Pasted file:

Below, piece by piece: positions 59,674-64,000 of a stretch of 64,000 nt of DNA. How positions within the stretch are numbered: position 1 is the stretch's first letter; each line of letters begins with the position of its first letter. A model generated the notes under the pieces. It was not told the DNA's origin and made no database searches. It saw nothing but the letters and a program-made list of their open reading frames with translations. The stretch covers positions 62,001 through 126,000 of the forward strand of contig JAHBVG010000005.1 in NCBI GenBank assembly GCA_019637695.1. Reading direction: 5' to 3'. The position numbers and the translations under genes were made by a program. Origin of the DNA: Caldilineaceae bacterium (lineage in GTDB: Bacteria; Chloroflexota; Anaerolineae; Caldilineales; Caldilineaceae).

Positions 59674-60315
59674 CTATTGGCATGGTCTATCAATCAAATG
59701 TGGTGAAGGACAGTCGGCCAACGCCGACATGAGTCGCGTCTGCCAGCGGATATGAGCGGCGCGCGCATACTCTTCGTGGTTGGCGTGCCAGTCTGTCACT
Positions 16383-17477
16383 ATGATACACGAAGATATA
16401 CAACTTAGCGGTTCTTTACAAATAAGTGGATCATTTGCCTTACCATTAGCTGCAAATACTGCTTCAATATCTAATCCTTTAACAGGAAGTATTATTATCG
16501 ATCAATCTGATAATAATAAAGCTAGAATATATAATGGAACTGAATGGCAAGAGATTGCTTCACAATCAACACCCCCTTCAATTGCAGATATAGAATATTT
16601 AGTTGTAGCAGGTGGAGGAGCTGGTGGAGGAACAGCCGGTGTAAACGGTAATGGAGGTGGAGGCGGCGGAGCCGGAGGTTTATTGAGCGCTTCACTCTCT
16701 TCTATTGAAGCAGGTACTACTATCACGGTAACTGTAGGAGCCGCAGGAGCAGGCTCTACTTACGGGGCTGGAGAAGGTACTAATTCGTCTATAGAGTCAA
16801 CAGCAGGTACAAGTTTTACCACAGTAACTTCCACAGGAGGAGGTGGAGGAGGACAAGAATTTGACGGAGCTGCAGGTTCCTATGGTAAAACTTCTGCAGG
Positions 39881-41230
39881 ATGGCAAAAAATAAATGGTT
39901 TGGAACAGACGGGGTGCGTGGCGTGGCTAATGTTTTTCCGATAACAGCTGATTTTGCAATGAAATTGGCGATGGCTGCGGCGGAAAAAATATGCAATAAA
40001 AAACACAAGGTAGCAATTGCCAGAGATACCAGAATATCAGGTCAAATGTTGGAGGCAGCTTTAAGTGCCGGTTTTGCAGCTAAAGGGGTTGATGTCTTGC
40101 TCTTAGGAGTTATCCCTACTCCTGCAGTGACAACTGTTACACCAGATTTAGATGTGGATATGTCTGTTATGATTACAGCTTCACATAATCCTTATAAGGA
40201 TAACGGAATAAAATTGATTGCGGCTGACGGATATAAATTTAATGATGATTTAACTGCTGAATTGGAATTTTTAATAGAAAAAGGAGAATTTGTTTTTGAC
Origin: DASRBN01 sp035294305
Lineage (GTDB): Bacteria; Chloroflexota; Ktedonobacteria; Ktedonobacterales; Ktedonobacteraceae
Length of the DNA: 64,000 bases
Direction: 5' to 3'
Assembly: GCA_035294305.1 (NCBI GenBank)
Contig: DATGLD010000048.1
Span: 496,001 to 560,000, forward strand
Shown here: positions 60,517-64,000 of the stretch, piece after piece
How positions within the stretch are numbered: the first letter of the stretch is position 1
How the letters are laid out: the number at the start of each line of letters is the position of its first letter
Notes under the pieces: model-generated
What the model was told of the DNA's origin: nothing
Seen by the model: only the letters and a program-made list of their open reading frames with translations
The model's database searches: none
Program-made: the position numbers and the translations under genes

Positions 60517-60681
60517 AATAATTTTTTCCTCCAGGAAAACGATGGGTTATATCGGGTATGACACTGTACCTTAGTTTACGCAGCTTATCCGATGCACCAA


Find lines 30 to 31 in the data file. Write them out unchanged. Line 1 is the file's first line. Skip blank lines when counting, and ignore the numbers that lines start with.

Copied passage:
Seen by the model: only the letters and a program-made list of their open reading frames with translations
The model's database searches: none